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Fate And Transport of Bacterial, Viral, and Protozoan Pathogens During ASR Operations- What Microorganisms Do We Need To Worry About And Why?

By David Metge
U.S. Geological Survey, Boulder, Colorado 80303

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Deteriorating ground-water quality has stimulated new research initiatives; that, in part focus on the subsurface fate and transport behavior of pathogens.  Increasing application of aquifer storage and recovery (ASR) operations has brought the issue of fate and transport of microbial pathogens into sharper focus.  Because ASR practices are becoming widespread, they are found within diverse geohydrologic regimes.  This is coupled with modest, recent regulatory guidance and limited understanding of how pathogens within the subsurface are affected by this type of water handling.  These factors make the study of pathogen fate and transport within ASR systems extremely difficult.  A major challenge in assessing the utility of ASR is to identify the pathogens that may pose a threat in each ASR setting.  Another concern is how best to study the role of pathogens upon water quality during ASR operations.

There are several factors that influence survival of enteric microorganisms within ground water matrices.  These include temperature, salinity, dissolved oxygen (DO), pH, microbial size, predation, metal/nutrient availability, and microbial growth.  Dissolved oxygen and temperature are among the most significant factors in loss of enteric virus infectivity and bacterial activity.  Below  10°C, many viruses can survive for months or even years. In contrast, at higher temperatures greater than 20°C, inactivation of most viruses occurs rapidly.  In Florida, ASR temperatures range from 22-28°C; these conditions promote both enteric bacterial and viral die off.  Currently, there is little data on enteric protozoa (i.e., Cryptosporidium, and Giardia lamblia) survival in ground water.  Thus, different conditions may promote or inhibit microbial survival and may be site-specific.  Nevertheless, regular screening for coliform bacteria, indicator virus and Cryptosporidium should be undertaken.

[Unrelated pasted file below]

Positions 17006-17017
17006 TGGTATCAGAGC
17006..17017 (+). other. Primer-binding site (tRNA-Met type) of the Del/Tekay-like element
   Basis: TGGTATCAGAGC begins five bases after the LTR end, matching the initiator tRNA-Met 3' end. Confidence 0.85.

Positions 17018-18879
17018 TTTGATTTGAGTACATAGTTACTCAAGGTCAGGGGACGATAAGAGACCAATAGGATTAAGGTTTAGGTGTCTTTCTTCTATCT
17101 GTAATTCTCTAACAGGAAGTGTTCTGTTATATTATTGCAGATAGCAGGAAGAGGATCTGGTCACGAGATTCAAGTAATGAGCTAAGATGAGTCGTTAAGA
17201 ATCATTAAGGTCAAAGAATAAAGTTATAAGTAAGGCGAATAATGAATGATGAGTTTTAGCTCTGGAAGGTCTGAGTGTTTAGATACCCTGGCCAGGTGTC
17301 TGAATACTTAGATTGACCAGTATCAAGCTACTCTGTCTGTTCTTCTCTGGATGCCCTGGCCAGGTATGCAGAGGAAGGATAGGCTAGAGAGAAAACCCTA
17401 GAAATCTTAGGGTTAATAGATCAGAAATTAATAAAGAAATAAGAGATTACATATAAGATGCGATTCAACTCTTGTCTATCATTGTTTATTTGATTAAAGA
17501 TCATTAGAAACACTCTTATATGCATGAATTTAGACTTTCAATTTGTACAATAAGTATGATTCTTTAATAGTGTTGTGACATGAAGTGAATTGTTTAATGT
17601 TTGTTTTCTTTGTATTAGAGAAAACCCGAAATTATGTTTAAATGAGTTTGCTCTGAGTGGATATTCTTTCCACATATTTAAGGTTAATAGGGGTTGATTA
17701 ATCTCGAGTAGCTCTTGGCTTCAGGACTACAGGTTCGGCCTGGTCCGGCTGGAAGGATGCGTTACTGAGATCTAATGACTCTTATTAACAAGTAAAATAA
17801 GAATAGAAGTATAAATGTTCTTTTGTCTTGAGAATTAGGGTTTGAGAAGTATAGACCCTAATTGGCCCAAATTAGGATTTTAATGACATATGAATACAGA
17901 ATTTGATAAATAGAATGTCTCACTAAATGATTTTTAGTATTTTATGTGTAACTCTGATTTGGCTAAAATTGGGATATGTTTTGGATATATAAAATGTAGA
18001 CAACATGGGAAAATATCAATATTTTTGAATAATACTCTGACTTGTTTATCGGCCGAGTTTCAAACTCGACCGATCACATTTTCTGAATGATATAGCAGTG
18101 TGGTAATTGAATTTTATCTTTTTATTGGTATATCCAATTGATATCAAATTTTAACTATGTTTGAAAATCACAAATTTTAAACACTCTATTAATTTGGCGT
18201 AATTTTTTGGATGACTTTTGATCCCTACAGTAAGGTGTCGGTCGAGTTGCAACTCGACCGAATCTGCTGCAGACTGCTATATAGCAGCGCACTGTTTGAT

In order to adequately describe subsurface transport behavior of microbial pathogens and address public safety and ground-water quality issues, surrogates (well-characterized microbial-sized microspheres; non-pathogenic, fluorescently labeled bacteria and protozoa; and bacteriophage) can be used in lieu of microbial pathogens in flow-through column and field injection and recovery experiments.  Controlled field and lab experiments are generally conducted to study effects of trace organic contaminants (e.g., surfactants) and microbial properties (surface chemistry, size, and buoyant density) on movement of microbial surrogates through aquifer sediments.  Results are then applied to the predicted subsurface transport behavior of pathogens, assuming that the pathogens would be affected by these factors in a similar manner.  These results also provide attenuation rates for selected pathogens within groundwater at artificial recharge sites.  A recently developed stochastic model indicated that the degree of aquifer heterogeneity helped govern the degree of viral transport within granular media; these types of data would help water utilities and regulators determine pretreatment requirements and predict water quality changes within aquifer storage and recovery systems.

Current studies show that slight differences in ground-water matrices impact the degree of subsurface microbial transport.  It should be recognized that surface waters injected underground during ASR operations can have different physicochemical characteristics than the ground-water they displace.  However, it is unknown if introduction of waters with different geochemical characteristics accelerate, inhibit or modify naturally occurring rock-water interactions and microbial-sediment interactions.  These modifications may be operational on regional scales.  A further complication is that different states have different regulations about ASR practices.  Adequate water quality is most often obtained by chlorination before water is placed into aquifers.  Though this prevents clogging and allows introduction of potable water to the aquifer, chlorination is well known to be less effective against viruses and protozoa (specifically Cryptosporidium).  Therefore, the survival and fate these microorganisms and enteric bacteria in the vicinity of ASR schemes requires closer scrutiny.


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